Bible scholar and Israel Prize winner Shmuel Ahituv on Wednesday revealed a rare papyrus fragment in which Jerusalem is mentioned. The papyrus was obtained in an undisclosed manner through the theft prevention division of the Israel Antiquities Authority (IAA). The ancient parchment has been dated to the 7th century BCE, which makes it one of only three papyri documents from that era.
The document from the First Temple period, of which only two lines of ancient Hebrew script have survived, is a dispatch regarding a gift of wine "to Jerusalem." The text itself reads: “[hand]maid of the king, from Na'arata, wineskins, wine, to Jerusalem.” The city of Na'arata, or Naarah is mentioned in Joshua 16:7. The gift of wine was sent either to King Manasseh, King Amon or King Josiah - who reigned during this period.
Prof. Ahituv emphasized that "not only is this papyrus the most ancient external biblical source that mentions Jerusalem in Hebrew script, but also, until now, no papyrus documents from the First Temple period have been found in the Land of Israel except one from Murabat creek." The papyrus also draws attention to high-ranking women in the Judean administration.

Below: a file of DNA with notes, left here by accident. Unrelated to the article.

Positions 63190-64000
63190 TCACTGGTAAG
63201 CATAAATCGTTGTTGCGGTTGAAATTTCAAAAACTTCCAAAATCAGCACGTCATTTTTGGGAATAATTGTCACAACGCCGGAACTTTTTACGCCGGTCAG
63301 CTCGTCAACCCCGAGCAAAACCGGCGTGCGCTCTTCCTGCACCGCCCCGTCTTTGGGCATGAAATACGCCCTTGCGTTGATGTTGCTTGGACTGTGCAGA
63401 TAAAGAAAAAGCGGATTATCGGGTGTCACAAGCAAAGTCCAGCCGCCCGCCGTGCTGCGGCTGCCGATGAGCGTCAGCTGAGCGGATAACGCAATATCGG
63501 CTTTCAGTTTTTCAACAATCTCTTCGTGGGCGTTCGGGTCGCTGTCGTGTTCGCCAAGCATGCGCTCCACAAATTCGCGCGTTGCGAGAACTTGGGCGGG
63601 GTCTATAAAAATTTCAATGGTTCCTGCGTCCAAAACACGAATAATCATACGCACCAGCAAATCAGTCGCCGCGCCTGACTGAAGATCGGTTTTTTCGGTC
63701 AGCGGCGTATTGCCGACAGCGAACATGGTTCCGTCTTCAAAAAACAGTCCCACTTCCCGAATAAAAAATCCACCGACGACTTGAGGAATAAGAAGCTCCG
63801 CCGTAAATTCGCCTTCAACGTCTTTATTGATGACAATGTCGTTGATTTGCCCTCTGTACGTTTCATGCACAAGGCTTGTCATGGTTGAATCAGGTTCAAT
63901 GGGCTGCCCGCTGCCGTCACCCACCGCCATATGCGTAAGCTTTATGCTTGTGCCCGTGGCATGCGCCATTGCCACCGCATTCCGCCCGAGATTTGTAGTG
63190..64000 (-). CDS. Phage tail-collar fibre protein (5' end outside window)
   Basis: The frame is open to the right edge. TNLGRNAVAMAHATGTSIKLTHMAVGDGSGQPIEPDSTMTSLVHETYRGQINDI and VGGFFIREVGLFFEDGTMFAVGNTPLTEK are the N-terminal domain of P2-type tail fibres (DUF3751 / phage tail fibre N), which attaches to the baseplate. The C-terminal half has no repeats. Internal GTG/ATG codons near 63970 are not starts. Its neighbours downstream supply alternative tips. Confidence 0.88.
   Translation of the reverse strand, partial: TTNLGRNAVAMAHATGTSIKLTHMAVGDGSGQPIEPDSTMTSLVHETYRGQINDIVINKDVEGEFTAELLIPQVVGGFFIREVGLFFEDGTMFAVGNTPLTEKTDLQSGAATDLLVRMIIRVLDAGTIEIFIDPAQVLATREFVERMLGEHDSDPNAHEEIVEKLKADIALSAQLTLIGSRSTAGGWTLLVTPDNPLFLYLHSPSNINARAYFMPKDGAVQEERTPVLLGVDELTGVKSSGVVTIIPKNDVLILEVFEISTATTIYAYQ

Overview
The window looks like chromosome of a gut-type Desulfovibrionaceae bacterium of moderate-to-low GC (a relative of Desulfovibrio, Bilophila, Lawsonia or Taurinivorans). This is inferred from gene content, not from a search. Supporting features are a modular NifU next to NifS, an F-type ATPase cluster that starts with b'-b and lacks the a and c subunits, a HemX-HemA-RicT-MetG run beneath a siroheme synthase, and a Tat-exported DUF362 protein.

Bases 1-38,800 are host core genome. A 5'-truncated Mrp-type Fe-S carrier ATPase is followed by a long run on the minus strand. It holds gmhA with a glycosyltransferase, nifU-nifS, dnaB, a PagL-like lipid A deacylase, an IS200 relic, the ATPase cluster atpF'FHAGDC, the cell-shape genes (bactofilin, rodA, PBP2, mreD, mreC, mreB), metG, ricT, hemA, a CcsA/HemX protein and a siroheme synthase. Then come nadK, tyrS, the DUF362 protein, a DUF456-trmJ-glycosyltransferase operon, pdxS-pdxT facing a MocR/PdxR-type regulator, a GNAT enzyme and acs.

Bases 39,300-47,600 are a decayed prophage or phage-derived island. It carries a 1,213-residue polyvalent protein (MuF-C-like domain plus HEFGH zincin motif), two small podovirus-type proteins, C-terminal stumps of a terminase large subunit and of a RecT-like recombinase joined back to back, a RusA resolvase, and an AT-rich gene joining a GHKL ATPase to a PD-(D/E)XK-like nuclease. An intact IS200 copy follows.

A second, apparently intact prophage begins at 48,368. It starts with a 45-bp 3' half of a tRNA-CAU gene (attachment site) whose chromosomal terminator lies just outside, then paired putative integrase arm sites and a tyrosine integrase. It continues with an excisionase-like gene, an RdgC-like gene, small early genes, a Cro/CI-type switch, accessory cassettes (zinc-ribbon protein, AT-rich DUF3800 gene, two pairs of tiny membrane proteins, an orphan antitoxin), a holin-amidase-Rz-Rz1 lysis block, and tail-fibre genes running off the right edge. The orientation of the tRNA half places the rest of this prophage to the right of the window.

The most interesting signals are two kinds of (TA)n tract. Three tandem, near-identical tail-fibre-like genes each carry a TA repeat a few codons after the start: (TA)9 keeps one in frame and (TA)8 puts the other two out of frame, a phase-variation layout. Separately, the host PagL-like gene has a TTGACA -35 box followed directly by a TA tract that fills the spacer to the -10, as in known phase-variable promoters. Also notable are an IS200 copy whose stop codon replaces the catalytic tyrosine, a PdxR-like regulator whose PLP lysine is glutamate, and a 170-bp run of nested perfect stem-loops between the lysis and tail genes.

Eitan Klein from the IAA theft prevention division said that "this document is a rare testimony to orderly administration in the Kingdom of Judea. The document highlights the centrality of Jerusalem as the economic capital of the kingdom in the first half of the 7th century BCE."
IAA head Israel Hason said that this papyrus points to the possibility that "more findings of great importance to our heritage are waiting to be discovered in the Judean desert. World heritage artifacts are being robbed daily … Israel should allocate the resources for a historic operation of methodic excavation in all the caves of the Judean desert."
Minister of Culture and Education Miri Regev said that the discovery of the papyrus "upon which the name of our capital Jerusalem is in full display is yet further testimony that Jerusalem was and will forever be the capital of the Jewish people … even if UNESCO ratifies its unfortunate decision ten times over."